Private sector for development is the “new black”
What's on this page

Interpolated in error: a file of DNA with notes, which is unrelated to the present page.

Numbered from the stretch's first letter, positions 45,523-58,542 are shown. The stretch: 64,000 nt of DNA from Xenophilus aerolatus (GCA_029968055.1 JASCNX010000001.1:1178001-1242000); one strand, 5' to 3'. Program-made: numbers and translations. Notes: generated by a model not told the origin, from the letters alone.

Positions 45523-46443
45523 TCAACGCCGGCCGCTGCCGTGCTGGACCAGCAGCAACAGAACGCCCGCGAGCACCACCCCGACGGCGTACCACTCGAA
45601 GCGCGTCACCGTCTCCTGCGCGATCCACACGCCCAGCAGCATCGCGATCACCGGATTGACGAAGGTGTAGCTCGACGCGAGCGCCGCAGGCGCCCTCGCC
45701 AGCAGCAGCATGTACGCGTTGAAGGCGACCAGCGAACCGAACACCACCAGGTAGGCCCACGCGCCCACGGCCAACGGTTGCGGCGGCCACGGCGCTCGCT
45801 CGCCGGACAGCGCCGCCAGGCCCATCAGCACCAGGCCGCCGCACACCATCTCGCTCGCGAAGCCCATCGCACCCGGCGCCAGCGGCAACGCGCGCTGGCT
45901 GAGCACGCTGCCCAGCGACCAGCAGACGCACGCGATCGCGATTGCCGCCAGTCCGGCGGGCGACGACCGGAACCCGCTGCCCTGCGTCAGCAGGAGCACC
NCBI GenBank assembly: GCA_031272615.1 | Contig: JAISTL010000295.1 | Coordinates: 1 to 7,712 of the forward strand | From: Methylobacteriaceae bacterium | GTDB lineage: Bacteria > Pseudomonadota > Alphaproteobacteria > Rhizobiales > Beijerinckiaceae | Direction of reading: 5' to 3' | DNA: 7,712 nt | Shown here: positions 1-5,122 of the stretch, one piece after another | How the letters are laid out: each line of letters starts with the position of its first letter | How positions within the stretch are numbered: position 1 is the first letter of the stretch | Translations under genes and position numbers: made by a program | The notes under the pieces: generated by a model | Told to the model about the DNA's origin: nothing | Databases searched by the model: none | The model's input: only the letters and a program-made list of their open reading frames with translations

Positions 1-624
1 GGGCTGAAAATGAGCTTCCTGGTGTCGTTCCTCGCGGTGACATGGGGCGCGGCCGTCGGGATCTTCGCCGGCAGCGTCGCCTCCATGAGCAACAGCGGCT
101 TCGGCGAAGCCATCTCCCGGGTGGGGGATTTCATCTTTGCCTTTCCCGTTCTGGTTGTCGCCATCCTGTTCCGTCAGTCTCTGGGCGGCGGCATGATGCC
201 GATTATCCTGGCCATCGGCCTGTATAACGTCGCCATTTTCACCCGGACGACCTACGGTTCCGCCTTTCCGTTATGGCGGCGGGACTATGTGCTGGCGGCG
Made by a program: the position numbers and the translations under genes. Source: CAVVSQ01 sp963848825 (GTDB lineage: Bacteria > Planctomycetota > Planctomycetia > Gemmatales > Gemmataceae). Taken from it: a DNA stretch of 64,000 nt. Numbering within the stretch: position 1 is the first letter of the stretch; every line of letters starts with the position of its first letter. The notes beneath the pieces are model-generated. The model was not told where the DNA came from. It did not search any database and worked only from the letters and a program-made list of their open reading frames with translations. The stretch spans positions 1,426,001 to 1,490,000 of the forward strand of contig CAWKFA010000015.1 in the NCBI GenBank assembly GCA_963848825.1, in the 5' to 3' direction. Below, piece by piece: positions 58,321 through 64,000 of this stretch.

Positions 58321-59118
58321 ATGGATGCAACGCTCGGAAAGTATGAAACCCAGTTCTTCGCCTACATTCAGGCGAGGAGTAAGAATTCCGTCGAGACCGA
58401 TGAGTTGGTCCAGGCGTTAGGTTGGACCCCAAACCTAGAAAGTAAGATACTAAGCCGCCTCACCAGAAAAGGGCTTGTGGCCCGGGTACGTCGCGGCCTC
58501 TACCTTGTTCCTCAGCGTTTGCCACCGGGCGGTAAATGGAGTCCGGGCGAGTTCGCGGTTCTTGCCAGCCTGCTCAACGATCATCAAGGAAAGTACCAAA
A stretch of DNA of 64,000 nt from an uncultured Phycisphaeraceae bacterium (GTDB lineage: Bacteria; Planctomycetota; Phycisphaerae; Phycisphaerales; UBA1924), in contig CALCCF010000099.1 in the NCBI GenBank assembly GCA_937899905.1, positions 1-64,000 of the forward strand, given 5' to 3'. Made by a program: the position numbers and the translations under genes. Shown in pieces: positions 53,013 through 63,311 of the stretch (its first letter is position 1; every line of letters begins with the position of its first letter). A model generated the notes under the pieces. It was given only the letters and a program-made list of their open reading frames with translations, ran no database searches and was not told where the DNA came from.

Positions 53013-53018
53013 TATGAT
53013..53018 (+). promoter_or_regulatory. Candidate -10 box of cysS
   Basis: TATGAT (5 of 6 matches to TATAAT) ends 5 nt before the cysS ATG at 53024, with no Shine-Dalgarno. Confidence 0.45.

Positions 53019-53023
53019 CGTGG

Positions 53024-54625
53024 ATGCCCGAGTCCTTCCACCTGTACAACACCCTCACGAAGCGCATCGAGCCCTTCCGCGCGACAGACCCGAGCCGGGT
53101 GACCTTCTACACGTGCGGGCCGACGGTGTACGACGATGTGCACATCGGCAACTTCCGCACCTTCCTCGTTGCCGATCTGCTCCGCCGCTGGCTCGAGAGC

Promoting private sector development in poor countries and engaging with firms for achieving development ends is very much in fashion. In development circles, round tables and events discussing public-private partnerships are springing up more and more. Recently, a participant at one of these asked, "How much of this is actually new?" But further, what would have to happen to make any new engagement with the private sector more widely acceptable and effective? The private sector has always had a key role in development through providing jobs and incomes. It has also “engaged” with governments through public procurement – as whenever a government builds a road or a school, or when medicines or supplies are purchased, the private sector has a role. This role can even be very large in small economies where government expenditure is disproportionately large compared to the rest of the economy. Development finance institutions, such as the European Investment Bank and the International Finance Corporation, part of the World Bank Group, have also been around, providing finance to the private sector in development for a long time, so indeed, what is new? Well, the increasing rhetoric of bilateral donors and the European Commission about engaging with the private sector is relatively new. For their cooperation with the private sector to bring about positive results then raises the need to understand better what types of engagement have already taken place among donors and the private sector, to what effect, and why. There is a range of tools that has been and might be used by different donors, all with potentially different implications for the donor, the private sector and the ultimate beneficiary. The relatively long USAID experience of working with and for the private sector using a range of tools was particularly brought out in a recent meeting entitled "Reassessing Development Aid: The Future of Public-Private Partnerships”. But perhaps the key underlying message from their experience was that the position that "if its good for development, then its good for us". This positive view of private sector engagement stands in contrast to a more hesitant approach from the NGO network Eurodad. The day after the USAID event, they launched a report entitled "Private Profit for Public Good? Can Investing in Private Companies Deliver for the Poor?". This asks some important questions regarding the provision of loans by development finance institutions to promote the domestic private sector in developing countries, and particularly about the degree to which public money channeled through these finance institutions genuinely contributes to promoting development, particularly given the need to make a profit, and therefore target higher-yielding ventures. Eurodad’s findings suggest that while there is a will, current approaches do not effectively balance the profit motive with developmental outcomes, again highlighting the need to learn from experience. Eurodad also emphasized the importance of financial sector development in partner countries. Much of development finance institutions’ funding for Small and Medium Entreprises (SMEs) is channeled through financial intermediaries such as commercial banks or other financial institutions. This means that, as well as profit margins for each intermediary in the chain, intermediaries must pass on the loans to the credit constrained and SMEs. As this is something that European governments have struggled to get banks in their own countries to do in recent times, it is understandably also an issue for finance institutions operating in developing countries. Commercial banks seeking high returns are often much happier investing in safe government bonds than in risky SME ventures. As such, even with the best intentions it may be very hard for development finance institutions to reach SMEs in developing countries where the financial sector is weak. But even when a firm is found to be “bankable”, and can access the desired credit, this is not necessarily the end of the story. I am reminded of a Mozambican printing company that managed to cut the time it would take for a large printing job from 3 days to 3 hours with international investment assistance, only to be faced with a lack of demand for such printing capacity given the scarcity of firms requiring such large printed volumes. So, while provision of credit or public-private partnerships may work in some cases, it clearly is not the final word. It is good that the private sector is increasingly in the limelight. But beyond the rhetoric, stories as that of the Mozambican printing company call for broader learning. Evidence from specific cases helps to better understand when public-private partnerships work and why. There may indeed be lessons for Europeans to learn from USAID experience in this regard, starting from an acceptance that not only can private sector contribute to development by aligning with donor programmes, but donors may also be able to learn from private sector approaches to particular problems. -- Bruce Byiers is Policy Officer Trade & Economic Governance at ECDPM. This blog post features the author’s personal views and does not represent the view of ECDPM.